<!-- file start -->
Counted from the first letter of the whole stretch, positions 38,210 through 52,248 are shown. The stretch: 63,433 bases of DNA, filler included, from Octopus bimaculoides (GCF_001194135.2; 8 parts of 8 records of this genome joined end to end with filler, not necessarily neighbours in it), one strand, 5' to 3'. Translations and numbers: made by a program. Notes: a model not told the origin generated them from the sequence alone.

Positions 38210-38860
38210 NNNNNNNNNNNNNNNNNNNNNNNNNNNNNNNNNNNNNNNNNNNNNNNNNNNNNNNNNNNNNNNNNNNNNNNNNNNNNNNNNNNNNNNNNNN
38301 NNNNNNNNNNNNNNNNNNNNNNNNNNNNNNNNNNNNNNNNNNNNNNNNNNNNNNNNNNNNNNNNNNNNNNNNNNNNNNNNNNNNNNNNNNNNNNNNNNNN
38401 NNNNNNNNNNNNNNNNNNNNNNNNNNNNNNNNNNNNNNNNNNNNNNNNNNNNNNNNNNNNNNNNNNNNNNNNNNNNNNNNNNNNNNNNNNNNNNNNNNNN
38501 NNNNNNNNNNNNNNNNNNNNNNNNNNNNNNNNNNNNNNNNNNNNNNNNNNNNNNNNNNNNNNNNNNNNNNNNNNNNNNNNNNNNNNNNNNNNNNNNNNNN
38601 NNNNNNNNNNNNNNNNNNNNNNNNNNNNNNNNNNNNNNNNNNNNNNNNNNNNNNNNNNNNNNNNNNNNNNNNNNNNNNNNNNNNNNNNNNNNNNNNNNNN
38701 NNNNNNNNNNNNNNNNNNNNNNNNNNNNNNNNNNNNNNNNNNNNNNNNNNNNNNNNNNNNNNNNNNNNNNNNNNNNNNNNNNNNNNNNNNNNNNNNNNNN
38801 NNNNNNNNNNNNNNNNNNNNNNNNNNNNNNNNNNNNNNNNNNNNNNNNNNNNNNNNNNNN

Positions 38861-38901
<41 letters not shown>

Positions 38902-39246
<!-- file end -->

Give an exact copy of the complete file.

Counted from the first letter of the whole stretch, positions 38,210 through 52,248 are shown. The stretch: 63,433 bases of DNA, filler included, from Octopus bimaculoides (GCF_001194135.2; 8 parts of 8 records of this genome joined end to end with filler, not necessarily neighbours in it), one strand, 5' to 3'. Translations and numbers: made by a program. Notes: a model not told the origin generated them from the sequence alone.

Positions 38210-38860
38210 NNNNNNNNNNNNNNNNNNNNNNNNNNNNNNNNNNNNNNNNNNNNNNNNNNNNNNNNNNNNNNNNNNNNNNNNNNNNNNNNNNNNNNNNNNN
38301 NNNNNNNNNNNNNNNNNNNNNNNNNNNNNNNNNNNNNNNNNNNNNNNNNNNNNNNNNNNNNNNNNNNNNNNNNNNNNNNNNNNNNNNNNNNNNNNNNNNN
38401 NNNNNNNNNNNNNNNNNNNNNNNNNNNNNNNNNNNNNNNNNNNNNNNNNNNNNNNNNNNNNNNNNNNNNNNNNNNNNNNNNNNNNNNNNNNNNNNNNNNN
38501 NNNNNNNNNNNNNNNNNNNNNNNNNNNNNNNNNNNNNNNNNNNNNNNNNNNNNNNNNNNNNNNNNNNNNNNNNNNNNNNNNNNNNNNNNNNNNNNNNNNN
38601 NNNNNNNNNNNNNNNNNNNNNNNNNNNNNNNNNNNNNNNNNNNNNNNNNNNNNNNNNNNNNNNNNNNNNNNNNNNNNNNNNNNNNNNNNNNNNNNNNNNN
38701 NNNNNNNNNNNNNNNNNNNNNNNNNNNNNNNNNNNNNNNNNNNNNNNNNNNNNNNNNNNNNNNNNNNNNNNNNNNNNNNNNNNNNNNNNNNNNNNNNNNN
38801 NNNNNNNNNNNNNNNNNNNNNNNNNNNNNNNNNNNNNNNNNNNNNNNNNNNNNNNNNNNN

Positions 38861-38901
<41 letters not shown>

Positions 38902-39246